Impression v. Lexmark, held that sale of a patented product by patent owner leads to domestic and international patent exhaustion even if purchaser breached contract terms imposed at the time of sale. The patent owner’s remedy should be for breach of contract against the original purchaser, not an action for patent infringement. In reaching this decision, the Court noted the long-standing principle that once a chattel had been sold, the original seller had no recourse against subsequent purchasers. Following its recent reasoning in the copyright case of Kirstaeng v. Wiley, the Court saw no reason why the fact that the article was patented should affect the application of the basic principle. Furthermore, it was irrelevant whether the original sale took place in the United States or outside or whether the sale was by the patent owner or a licensee. The consequence of this is that it is likely that suppliers of reusable goods (the goods in question in the Lexmark case were toner cartridges) will choose different ways of carrying out business, for example, by leasing the goods to users rather than selling them. Other ideas include obtaining separate patents on methods of use or particular components of a patented ensemble. Issues could also arise as to whether an initial sale was “authorized” such as those considered by the United Kingdom Supreme Court in R v. M discussed below.

TC Heartland LLC v. Kraft Foods the court held the specific patent venue statute (28 USC 1400(b)) which limits the courts in which patent infringement actions may be brought had been unaffected by changes to the general venue statute that in effect made venue proper anywhere that a court had personal jurisdiction over the defendant by “deeming” a party to be resident anywhere that a court had personal jurisdiction over it. The patent venue statute on the other hand limited venue in cases where the defendant to courts in whose district the defendant “resides”, or where the defendant has committed acts of infringement and has a regular and established place of business. To comply with the first of these alternatives actual residence rather than “deemed residence” was required, i.e., the Court held that a domestic corporation “resides” only in its state of incorporation. The expected effect of this decision is to reduce the number of patent infringement cases brought in the Eastern District of Texas many of which have been based on “deemed residence” and increase the number of cases brought in states where corporations are “resident”, for example, in the case of a domestic corporation, the state under whose laws a corporation is incorporated, such as Delaware. The decision did not address the question of “residence” for foreign corporations. The decision has also brought into focus the second alternative set out in the statute which raises the question of what is a “regular and established place of business”. In In re Cray the Court of Appeals for the Federal Circuit addressed the question of what constitutes “a regular and established place of business” holding that the requirements include a physical geographical location in the district where business is carried out on a regular and permanent (i.e. not sporadic) basis over which the defendant (not just an employee of the defendant) exercises attributes of possession or control or where the defendant conditioned an employee’s employment on using the employee’s premises for its own business. Having an employee in the district who works at home is not by itself enough to meet the requirement.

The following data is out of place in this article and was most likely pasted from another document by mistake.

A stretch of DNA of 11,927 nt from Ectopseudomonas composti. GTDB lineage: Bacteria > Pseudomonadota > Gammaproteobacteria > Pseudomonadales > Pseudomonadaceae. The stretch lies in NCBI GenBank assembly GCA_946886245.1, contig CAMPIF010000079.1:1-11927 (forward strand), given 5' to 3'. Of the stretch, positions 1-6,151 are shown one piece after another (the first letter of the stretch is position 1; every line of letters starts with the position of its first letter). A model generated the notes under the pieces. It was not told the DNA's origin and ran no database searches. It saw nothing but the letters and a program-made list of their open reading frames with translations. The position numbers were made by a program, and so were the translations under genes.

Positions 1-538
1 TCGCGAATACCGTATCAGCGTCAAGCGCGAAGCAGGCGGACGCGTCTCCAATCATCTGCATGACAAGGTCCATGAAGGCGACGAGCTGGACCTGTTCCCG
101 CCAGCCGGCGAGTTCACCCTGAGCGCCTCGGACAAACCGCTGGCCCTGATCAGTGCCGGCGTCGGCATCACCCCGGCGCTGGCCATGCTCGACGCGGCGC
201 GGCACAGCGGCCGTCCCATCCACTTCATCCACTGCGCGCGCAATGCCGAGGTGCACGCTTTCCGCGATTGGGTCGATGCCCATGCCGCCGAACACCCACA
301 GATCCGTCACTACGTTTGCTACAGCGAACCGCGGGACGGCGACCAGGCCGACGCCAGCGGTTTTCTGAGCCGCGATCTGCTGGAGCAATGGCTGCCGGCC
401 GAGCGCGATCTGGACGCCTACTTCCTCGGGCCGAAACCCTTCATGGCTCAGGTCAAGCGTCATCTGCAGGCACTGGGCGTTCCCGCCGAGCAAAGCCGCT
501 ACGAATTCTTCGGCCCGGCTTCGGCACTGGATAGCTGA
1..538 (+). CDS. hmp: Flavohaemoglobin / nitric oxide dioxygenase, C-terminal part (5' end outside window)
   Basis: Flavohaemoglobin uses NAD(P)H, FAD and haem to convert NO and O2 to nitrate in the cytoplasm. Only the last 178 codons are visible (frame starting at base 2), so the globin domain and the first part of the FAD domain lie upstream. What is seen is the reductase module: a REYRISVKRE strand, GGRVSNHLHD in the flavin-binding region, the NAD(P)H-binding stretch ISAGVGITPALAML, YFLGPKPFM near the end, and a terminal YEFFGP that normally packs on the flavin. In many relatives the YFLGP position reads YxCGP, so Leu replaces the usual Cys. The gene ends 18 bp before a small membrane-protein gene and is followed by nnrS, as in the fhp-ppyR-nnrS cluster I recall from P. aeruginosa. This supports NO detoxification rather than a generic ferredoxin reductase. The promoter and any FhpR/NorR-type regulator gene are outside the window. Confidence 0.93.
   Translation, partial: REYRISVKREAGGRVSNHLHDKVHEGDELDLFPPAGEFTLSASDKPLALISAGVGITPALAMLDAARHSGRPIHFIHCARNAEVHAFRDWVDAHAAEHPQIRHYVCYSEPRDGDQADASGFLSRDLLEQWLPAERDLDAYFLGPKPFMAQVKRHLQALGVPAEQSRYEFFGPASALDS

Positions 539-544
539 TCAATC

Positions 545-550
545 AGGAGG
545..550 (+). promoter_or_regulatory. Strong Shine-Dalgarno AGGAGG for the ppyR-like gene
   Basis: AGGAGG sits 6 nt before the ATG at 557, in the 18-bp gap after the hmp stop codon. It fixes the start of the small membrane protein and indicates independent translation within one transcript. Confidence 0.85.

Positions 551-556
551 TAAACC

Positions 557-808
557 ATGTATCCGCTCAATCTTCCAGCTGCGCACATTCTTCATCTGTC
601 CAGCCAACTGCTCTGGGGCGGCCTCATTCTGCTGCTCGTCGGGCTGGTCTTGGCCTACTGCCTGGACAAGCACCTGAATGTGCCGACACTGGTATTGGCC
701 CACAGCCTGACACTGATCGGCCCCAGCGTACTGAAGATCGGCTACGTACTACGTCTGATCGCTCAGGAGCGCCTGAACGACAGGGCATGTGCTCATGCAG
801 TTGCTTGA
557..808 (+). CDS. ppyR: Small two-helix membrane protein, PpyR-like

Sandoz v. Amgen held that applicants for authorization to market biosimilar products (essentially generic versions of biological drugs) cannot be compelled to perform the “patent dance” provided for by the Biologics Price Competition and Innovation Act. The so-called “patent dance” is an elaborate scheme requiring exchanges of information between patent owners and those seeking to market products aimed at enabling early resolution of any patent disputes that might be involved. The requirements were seen as favoring patent owners. The Supreme Court held that the statute was not entirely clear, but since it contemplated other remedies if the requested information was not provided during the patent dance, no injunction was available under federal law to compel supply of that information. The Court did, however, leave open the possibility that failure to dance could be a breach of California’s unfair competition law. The Federal Circuit subsequently closed this possibility by holding that any claims under that law were preempted by the federal Biologics Price Competition and Innovation Act.